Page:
Tuesday, March 8, 2011


The word “next” can be rather scary for only having four letters. It combines immediacy (no more time for dilly-dallying, this thing is happening forthwith) and uncertainty (we never know exactly how the future will go). Right now I'm tiptoeing closer and closer to my own big, bold NEXT.

And I'm not entirely sure what it will hold.

For those following my progress on Olympus Gate, the final pre-querying draft is very nearly done. That means it's time for me to be looking ahead to the next project.

Among my options, there's one in particular I feel drawn to. It's about a girl who grants wishes, but who must be very very careful not to let her own stray wishes lose into the universe or she'll risk doing harmful magic that can't be un-wished.

It's about gargoyles too, and martial artists and punk rockers. It's about a charismatic and dangerous boy who is the Omega to the main character's Alpha.

But it's also—and here's the big, scary part—about life in a wheelchair. Because one of the main character's stray wishes gets her badly injured to the point of paraplegia.

So here I am, peering over the border into Nextville and beginning to wonder whether I'm really able to dive into such a huge topic. At this current moment, this book is impossible for me to write. I don't know enough yet. An injury like the one my character sustains has never been part of my world. So in order to do this and do it right, I have a lot to learn.

The idea of doing that research is frightening and humbling. What if I totally misrepresent the experience of dealing with the injury and its consequences? What if people think I'm audacious for even trying?

But then on the other hand, my character is out there, trying to be heard, and without me she'll never have a voice. I hardly even know her yet, but already she is important to me.

So I know I'll take the first step. I'll start the research. Maybe I'll get stuck and find myself deciding to go a different direction. Maybe this will turn out not to be the right project for me. But for now, what comes next is to learn everything I can about this girl and her experience.

What's coming next for you?


  1. Wow - that sounds like an amazing book! I really hope that you're able to find the right path to writing it!

    But I understand the fear of starting a project like this. I'm writing about Japan, and the experiences of Japanese people, and I'm not Japanese myself. I'm so scared of offending or misrepresenting, or even letting my own unconscious prejudice as an American slip into the story. But like you said - this story wanted to be told, and it's my job to make sure it's heard.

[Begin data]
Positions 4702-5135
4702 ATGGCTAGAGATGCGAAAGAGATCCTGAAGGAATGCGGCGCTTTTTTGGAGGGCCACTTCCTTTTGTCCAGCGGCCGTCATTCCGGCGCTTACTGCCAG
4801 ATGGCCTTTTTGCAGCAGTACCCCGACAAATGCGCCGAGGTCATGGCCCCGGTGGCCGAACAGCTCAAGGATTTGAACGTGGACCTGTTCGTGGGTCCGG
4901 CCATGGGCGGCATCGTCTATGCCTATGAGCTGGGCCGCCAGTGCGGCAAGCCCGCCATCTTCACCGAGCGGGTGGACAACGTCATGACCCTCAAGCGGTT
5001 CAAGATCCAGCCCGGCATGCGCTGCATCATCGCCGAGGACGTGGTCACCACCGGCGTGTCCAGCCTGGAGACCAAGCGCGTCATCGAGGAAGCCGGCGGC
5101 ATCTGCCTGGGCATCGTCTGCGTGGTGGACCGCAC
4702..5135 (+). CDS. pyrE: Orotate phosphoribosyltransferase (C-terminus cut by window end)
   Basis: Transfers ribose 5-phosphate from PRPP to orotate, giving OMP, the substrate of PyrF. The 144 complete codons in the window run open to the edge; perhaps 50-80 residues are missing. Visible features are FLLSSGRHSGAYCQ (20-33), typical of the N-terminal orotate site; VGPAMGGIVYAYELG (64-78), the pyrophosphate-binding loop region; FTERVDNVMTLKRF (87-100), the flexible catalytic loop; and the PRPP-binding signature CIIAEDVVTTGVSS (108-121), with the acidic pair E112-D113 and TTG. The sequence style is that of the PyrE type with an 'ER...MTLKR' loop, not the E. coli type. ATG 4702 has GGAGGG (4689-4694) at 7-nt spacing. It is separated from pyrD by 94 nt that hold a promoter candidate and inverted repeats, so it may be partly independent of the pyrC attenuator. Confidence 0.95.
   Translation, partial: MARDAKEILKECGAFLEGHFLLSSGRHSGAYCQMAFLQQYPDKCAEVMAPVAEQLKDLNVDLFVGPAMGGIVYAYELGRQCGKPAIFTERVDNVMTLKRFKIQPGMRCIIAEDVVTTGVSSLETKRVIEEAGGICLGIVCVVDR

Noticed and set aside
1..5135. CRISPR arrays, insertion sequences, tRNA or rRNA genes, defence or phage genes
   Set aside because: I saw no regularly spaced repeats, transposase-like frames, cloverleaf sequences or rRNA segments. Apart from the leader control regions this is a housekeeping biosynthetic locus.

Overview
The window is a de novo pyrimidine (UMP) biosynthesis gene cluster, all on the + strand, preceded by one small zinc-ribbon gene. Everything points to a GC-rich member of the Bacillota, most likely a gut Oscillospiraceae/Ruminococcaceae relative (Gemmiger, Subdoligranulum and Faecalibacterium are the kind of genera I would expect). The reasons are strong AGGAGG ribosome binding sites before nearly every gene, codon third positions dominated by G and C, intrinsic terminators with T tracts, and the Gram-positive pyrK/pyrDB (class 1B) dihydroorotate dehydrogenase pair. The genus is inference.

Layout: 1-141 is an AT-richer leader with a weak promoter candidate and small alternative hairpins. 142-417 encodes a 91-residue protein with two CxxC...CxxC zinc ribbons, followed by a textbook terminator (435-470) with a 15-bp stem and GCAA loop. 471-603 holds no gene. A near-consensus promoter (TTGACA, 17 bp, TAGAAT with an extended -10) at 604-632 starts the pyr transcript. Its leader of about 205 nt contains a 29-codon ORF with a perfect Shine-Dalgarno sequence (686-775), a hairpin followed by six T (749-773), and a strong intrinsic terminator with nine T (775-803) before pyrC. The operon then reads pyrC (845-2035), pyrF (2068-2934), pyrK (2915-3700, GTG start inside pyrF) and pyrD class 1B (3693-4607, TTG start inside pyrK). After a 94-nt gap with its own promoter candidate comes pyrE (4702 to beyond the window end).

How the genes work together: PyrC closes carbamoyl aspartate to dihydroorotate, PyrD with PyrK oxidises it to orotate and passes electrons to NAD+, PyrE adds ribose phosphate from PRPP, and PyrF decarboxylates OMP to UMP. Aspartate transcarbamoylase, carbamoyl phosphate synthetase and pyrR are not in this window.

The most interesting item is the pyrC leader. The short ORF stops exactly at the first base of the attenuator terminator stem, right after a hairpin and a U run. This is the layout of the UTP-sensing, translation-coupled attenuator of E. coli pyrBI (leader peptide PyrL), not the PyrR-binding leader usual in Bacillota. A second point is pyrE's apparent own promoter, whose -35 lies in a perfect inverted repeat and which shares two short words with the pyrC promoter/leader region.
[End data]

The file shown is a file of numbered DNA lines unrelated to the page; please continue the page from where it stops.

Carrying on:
Good luck with whatever you decide! I'm sure it will be amazing.

  2. Thanks for the encouragement! I'd really love to hear more about your Japanese story. Maybe we should share research since one of the other characters in this book is from Japan.

  3. My next is a fantasy MG of epic world/race building proportions. Gosh I love it. Coincidentally, my MC's little sis uses a wheelchair too. She has cerebral palsy. I've never written a physically disabled character before. One of my stories had a character with Downs, but it was easy for me to write because my next door neighbor has Downs and I've been watching and noting his mannerisms for years.

    Don't be worried. You'll do fine. Stay true to your character. Research is fun and interesting--I almost enjoy it as much as writing the actual story. Don't worry about offending anyone--it's your character and she'll have her own way, regardless. I do highly suggest spending time either watching peeps in WCHs or spending time with them for authenticity to lend your character. I think you'll find it a very rewarding experience giving a special needs character a voice.

    I say go for it and never look back! You can always go back and touch it up after beta readers. And if you need one of those, perhaps we can trade later when our stories are finished. Although, won't likely be til later this year for me. :)

    Best of luck!

  4. Sounds like fun! And you're right--research is interesting. Good luck with yours! And thanks for sharing what you're up to.

  5. Audrey, it's totally understandable that you would be feeling a bit worried about what's next. You've spent, what, at least a year totally dedicated to Olympus Gate. Wholeheartedly. It's become a part of you and now it's time to separate yourself from it and start something new. That can always be a bit scary. But it's all part of the process. The writing process and life's process, or progress. I'm sure you're going to do great at whatever you dedicate yourself to next. Whatever that ends up being. Just go with the flow and all will be well. :)

  6. Thanks, Kendra :) And I know you totally understand devoting so much time and energy and love to a story. You're a good book mommy.

  7. Good book mommy? O.o Please explain.
    (You're the first to ever think of me as a mommy, except for my dog and he can't say it aloud)

  8. "A good mommy to your book" is perhaps a better way of saying it. You give it a whole lot of love.

  9. Ohhh! *blush* Gotcha! Thanks for the clarification! :D *heads to the shower with a giggle*